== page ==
But that’s not the real issue. Because the thing that bothers me about it is the source of the holiday. Behind all the hearts and flowers and chubby little kids in diapers with wings and a bow that’s supposed to be cupid (god of erotic love… nice) there is the subtext of the holiday. The door behind the door if you can wade through all the stuffed animals and other assorted fluff between the two. As the 80’s group Heart once asked…
What about love?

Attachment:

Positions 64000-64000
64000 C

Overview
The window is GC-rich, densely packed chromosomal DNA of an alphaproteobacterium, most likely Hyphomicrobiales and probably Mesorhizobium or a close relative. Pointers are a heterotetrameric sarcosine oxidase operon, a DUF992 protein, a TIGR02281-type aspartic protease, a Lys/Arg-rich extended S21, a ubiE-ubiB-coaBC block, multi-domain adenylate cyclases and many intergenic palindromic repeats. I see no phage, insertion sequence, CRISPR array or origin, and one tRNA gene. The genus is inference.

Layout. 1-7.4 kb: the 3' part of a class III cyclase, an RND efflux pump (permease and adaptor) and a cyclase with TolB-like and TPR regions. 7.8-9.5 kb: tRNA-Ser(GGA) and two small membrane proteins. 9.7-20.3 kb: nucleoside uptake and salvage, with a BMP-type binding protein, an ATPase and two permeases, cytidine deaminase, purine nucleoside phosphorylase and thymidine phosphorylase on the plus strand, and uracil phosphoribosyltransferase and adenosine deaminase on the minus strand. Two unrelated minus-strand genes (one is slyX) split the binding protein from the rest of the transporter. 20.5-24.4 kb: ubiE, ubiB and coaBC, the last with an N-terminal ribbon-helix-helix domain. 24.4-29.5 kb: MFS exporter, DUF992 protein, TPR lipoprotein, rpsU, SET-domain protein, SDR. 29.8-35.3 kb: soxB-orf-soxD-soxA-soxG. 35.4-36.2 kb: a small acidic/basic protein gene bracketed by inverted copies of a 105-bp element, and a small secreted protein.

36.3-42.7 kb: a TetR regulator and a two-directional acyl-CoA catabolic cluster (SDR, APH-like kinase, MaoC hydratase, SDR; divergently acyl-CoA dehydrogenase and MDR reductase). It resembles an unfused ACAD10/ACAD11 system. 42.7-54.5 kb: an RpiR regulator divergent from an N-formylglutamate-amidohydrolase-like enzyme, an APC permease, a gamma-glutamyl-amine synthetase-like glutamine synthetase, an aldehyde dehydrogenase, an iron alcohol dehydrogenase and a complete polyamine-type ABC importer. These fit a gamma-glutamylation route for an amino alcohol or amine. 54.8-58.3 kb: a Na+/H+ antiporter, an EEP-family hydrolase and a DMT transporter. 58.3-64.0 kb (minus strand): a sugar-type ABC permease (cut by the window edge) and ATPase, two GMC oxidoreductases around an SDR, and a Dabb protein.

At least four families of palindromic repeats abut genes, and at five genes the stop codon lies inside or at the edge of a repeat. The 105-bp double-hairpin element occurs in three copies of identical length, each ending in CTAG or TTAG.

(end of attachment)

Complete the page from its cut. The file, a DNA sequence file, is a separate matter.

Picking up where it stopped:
I’m a firm believer in love. I think it’s the cure for a lot of the world’s problems since God loved the world enough to give his only son. You know John 3:16. Even the atheists I know are familiar with that one. Come one now. Or, as my friend Josh reminded me, there is no greater love than a man who lays down his life for his friends. So, at the heart I think Jesus is the heart (ha!) of Valentine’s Day. Sure, it was named for a follower of Christ who was martyred for his faith but somehow I think that’s just proof, a symbol that the Roman Catholic Church pegged on a day of the year so your kids can take Valentine’s Day cards with goofy cartoon characters and cheap candy to school. At least you can still do that in my little sister’s school. It’s a holiday bereft of any of its religious meaning now so I guess that makes it all OK. We’re good at cheapening traditions to the point where the meaning is completely lost. You can do that with anything that people find important and you can, in fact, cheapen love as well. There’s something strange about love though.